For more information or to sign up, please contact

Course outline

Week One, Thursday 3rd May: THE SONNET
An introductory session focussing on the sonnet form, from Petrarch to Shakespeare to Billy Collins and beyond. Learn how to construct the perfect love sonnet, or expand on your sonnet-ish knowledge and learn how to use this old form with a new twist.

Week Two, Thursday 10th May: THE VILLANELLE
Find out why Dylan Thomas chose the villanelle to craft what must be one of the world’s most famous poems, and try your hand at choosing your own timeless refrains.

Week Three, Thursday 17th May: THE SESTINA
One of the trickiest forms out there — get this right and you’ll earn serious poetic respect. This class will challenge you but hopefully also delight and enlighten you as we de-mystify the six-headed beast.

Week Four, Thursday 24th May: CONCRETE AND VISUAL POETRY
Form isn’t just about counting syllables. Scotland is famous for its brilliant, innovative concrete poetry courtesy of Ian Hamilton Finlay, Edwin Morgan and others. Find out what all the fuss is about and build your own concrete pieces.

Week Five, Thursday 31st May: OULIPO AND THE LONG FORM
Never heard of Oulipo? It’s all about setting yourself challenges to see how your writing responds. Rather like choosing to write your own epic or book-length poem. Come and see how it’s done.

Week Six, Thursday 7th June: HAIKU AND THE SHORT FORM
Find out what the shortest poem in the world is, and see if you can beat its tiny word count. Learn about short forms from ancient haiku to the American Sentence. Write (and, if you want to, share) your own tiny, perfect poems.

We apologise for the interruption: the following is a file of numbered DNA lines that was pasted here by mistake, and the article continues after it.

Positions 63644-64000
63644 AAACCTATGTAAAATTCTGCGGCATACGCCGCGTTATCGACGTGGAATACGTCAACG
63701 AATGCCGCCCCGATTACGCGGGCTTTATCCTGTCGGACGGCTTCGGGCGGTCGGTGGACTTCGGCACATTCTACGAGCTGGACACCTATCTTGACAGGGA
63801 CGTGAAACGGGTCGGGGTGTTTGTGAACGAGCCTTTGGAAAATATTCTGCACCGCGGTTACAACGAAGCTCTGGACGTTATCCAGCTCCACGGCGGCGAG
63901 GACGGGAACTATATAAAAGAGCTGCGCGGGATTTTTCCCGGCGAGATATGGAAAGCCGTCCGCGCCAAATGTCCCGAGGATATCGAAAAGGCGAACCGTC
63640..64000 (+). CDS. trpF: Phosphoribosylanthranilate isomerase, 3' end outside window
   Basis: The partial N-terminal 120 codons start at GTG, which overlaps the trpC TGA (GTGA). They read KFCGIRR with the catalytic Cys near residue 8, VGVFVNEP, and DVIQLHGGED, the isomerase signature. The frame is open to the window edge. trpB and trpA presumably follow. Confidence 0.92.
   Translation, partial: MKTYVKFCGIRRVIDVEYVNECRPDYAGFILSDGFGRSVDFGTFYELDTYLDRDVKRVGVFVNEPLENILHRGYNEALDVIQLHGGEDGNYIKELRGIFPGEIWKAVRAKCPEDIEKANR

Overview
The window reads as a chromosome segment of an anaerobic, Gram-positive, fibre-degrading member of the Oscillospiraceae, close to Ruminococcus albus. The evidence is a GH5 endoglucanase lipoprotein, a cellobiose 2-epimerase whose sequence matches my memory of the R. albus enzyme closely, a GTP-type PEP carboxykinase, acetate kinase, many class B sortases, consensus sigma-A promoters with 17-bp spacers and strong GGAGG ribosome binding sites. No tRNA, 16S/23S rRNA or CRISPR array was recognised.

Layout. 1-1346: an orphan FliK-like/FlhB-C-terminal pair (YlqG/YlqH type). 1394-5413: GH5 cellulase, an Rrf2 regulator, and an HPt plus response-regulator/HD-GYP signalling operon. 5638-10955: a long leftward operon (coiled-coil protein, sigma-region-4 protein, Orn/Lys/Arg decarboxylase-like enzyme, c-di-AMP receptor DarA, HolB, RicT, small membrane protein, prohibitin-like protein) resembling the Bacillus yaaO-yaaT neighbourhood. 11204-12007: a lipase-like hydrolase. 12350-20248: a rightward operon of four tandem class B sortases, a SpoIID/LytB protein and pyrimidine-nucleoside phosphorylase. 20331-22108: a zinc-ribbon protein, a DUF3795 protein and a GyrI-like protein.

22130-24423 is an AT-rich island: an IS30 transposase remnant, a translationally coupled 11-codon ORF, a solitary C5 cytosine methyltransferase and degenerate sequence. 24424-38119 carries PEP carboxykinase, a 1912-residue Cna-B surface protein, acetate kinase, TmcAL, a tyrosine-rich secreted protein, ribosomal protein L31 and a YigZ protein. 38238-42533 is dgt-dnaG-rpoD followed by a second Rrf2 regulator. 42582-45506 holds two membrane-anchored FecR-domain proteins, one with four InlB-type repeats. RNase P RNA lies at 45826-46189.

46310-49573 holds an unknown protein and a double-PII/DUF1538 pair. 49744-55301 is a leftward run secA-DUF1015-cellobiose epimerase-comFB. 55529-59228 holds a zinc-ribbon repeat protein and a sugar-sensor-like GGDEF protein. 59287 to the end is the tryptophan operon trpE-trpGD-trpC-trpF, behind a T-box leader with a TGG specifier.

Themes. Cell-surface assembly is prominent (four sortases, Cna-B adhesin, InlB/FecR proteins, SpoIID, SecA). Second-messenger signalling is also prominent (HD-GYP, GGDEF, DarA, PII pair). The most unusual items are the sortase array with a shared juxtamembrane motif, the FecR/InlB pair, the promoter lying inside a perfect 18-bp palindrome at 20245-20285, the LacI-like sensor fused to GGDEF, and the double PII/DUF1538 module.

Getting to Grips with Poetic Form is taught by Claire Askew. Claire is a widely-published and multi-award winning poet, whose work has appeared in The Guardian, Poetry Scotland, The Edinburgh Review, PANK and Popshot, among others. Her debut pamphlet collection, The Mermaid and the Sailors, was published by Red Squirrel Press in early 2011, and was shortlisted for a 2010 Eric Gregory Award. A poem from the collection also won the 2010 Virginia Warbey Poetry Prize. Claire was recently awarded a 2012 Scottish Book Trust New Writers Award.
Claire graduated summa cum laude from the University of Edinburgh’s MSc in Creative Writing in 2009, for which she was awarded the William Sharpe Hunter Memorial Scholarship. She is now reading for a PhD in Creative Writing, also at the University, and she has a PDA in Adult Education. As well as teaching creative writing privately, Claire also tutors in the subject for the University of Edinburgh’s Scottish Universities International Summer School. In addition, she has worked as a Lecturer in Literature and Communication at Edinburgh’s Telford College for the past three years.
You can find out more about Claire and her work here.


“Claire is super helpful, friendly and very communicative… never a dull class. Very informative and easy to follow!” — Jules, illustrator

“The best thing was Claire, the teacher! I enjoyed the methods that she used. I thought she was awesome.” — Alan, trainee primary teacher

“Always constructive feedback!” — Persia, student

To sign up, or for more information on any aspect of this course, including payment, please contact

(Photo credit)

A few thanks: the International Women’s Day all-female slam

Saturday, March 10th, 2012

Hayley Shields
The lovely and talented Hayley Shields, reading in Round 1.

So, this happened on Tuesday 6th March.